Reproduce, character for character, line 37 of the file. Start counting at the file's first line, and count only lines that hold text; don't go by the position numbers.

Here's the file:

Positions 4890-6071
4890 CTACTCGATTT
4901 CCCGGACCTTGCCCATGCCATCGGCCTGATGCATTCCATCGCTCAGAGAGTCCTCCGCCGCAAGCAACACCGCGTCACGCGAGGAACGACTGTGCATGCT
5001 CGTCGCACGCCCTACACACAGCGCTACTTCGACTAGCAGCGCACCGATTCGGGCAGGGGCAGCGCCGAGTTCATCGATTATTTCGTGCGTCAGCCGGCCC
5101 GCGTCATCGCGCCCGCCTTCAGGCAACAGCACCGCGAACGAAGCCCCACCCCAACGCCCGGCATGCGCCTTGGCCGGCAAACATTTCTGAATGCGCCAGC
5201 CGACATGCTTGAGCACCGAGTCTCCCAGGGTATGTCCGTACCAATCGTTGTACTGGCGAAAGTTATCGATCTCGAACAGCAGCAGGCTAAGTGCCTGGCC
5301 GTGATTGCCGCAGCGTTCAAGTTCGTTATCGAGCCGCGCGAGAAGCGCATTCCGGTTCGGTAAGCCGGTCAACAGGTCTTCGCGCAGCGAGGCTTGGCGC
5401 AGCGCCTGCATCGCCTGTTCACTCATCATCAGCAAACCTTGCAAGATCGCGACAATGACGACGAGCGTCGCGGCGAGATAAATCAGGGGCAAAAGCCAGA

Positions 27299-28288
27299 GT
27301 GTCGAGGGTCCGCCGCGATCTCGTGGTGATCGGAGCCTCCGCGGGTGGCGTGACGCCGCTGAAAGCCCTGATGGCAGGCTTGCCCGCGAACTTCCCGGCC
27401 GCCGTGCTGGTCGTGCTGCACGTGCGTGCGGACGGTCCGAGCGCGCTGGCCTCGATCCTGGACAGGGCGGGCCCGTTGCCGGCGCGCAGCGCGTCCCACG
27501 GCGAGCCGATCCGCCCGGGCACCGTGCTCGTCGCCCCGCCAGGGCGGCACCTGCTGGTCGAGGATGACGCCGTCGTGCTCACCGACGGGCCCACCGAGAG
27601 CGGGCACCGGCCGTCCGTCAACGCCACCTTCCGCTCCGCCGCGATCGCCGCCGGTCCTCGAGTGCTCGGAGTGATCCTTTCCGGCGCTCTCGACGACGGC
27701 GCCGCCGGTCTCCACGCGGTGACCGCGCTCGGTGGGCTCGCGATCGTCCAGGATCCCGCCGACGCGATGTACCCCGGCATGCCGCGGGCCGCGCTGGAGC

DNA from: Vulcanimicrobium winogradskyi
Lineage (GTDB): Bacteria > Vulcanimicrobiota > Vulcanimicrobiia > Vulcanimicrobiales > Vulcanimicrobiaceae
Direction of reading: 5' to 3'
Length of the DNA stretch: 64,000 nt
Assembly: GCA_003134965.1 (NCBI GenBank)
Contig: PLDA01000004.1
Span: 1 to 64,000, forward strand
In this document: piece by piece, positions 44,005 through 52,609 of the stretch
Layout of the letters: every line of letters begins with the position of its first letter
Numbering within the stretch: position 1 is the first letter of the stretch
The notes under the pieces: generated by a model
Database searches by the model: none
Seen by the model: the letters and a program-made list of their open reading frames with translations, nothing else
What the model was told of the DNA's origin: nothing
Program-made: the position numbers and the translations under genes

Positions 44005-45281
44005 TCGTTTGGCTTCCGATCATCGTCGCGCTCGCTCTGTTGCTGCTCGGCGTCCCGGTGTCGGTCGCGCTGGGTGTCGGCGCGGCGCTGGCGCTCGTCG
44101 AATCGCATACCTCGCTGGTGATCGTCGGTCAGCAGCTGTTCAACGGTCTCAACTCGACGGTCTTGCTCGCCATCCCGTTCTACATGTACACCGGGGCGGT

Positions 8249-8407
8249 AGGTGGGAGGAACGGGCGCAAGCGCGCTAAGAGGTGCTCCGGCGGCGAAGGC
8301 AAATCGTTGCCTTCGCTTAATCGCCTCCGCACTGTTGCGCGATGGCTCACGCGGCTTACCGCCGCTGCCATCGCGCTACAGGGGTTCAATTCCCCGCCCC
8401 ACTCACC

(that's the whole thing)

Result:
8401 ACTCACC